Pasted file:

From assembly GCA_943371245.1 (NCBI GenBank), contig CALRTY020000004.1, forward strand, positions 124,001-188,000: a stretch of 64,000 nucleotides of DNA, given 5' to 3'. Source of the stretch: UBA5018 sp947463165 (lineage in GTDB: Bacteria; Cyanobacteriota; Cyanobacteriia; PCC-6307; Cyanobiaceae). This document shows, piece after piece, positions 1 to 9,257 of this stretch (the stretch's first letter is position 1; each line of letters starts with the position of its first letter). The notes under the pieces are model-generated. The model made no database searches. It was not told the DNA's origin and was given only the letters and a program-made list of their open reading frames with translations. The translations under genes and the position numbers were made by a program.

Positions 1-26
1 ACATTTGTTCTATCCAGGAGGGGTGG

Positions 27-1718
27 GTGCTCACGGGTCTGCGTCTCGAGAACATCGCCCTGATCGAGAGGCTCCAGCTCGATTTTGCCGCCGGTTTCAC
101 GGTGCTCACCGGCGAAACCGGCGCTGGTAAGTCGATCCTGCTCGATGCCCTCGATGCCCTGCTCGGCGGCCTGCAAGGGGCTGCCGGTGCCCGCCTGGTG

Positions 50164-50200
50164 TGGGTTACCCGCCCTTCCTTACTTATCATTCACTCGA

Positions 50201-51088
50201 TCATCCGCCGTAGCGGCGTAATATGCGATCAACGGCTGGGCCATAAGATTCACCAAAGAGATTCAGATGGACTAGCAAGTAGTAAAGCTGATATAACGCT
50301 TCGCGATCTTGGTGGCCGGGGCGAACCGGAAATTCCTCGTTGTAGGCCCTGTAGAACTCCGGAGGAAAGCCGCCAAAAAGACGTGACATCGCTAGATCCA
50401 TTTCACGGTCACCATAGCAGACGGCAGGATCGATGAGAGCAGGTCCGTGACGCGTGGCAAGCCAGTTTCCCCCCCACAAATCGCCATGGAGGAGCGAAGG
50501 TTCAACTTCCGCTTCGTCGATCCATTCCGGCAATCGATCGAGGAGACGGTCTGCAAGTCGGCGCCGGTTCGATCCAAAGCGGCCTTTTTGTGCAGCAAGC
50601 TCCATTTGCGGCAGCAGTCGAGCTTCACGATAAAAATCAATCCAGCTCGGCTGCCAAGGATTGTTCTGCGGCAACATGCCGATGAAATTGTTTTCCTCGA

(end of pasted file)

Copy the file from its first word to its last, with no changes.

From assembly GCA_943371245.1 (NCBI GenBank), contig CALRTY020000004.1, forward strand, positions 124,001-188,000: a stretch of 64,000 nucleotides of DNA, given 5' to 3'. Source of the stretch: UBA5018 sp947463165 (lineage in GTDB: Bacteria; Cyanobacteriota; Cyanobacteriia; PCC-6307; Cyanobiaceae). This document shows, piece after piece, positions 1 to 9,257 of this stretch (the stretch's first letter is position 1; each line of letters starts with the position of its first letter). The notes under the pieces are model-generated. The model made no database searches. It was not told the DNA's origin and was given only the letters and a program-made list of their open reading frames with translations. The translations under genes and the position numbers were made by a program.

Positions 1-26
1 ACATTTGTTCTATCCAGGAGGGGTGG

Positions 27-1718
27 GTGCTCACGGGTCTGCGTCTCGAGAACATCGCCCTGATCGAGAGGCTCCAGCTCGATTTTGCCGCCGGTTTCAC
101 GGTGCTCACCGGCGAAACCGGCGCTGGTAAGTCGATCCTGCTCGATGCCCTCGATGCCCTGCTCGGCGGCCTGCAAGGGGCTGCCGGTGCCCGCCTGGTG

Positions 50164-50200
50164 TGGGTTACCCGCCCTTCCTTACTTATCATTCACTCGA

Positions 50201-51088
50201 TCATCCGCCGTAGCGGCGTAATATGCGATCAACGGCTGGGCCATAAGATTCACCAAAGAGATTCAGATGGACTAGCAAGTAGTAAAGCTGATATAACGCT
50301 TCGCGATCTTGGTGGCCGGGGCGAACCGGAAATTCCTCGTTGTAGGCCCTGTAGAACTCCGGAGGAAAGCCGCCAAAAAGACGTGACATCGCTAGATCCA
50401 TTTCACGGTCACCATAGCAGACGGCAGGATCGATGAGAGCAGGTCCGTGACGCGTGGCAAGCCAGTTTCCCCCCCACAAATCGCCATGGAGGAGCGAAGG
50501 TTCAACTTCCGCTTCGTCGATCCATTCCGGCAATCGATCGAGGAGACGGTCTGCAAGTCGGCGCCGGTTCGATCCAAAGCGGCCTTTTTGTGCAGCAAGC
50601 TCCATTTGCGGCAGCAGTCGAGCTTCACGATAAAAATCAATCCAGCTCGGCTGCCAAGGATTGTTCTGCGGCAACATGCCGATGAAATTGTTTTCCTCGA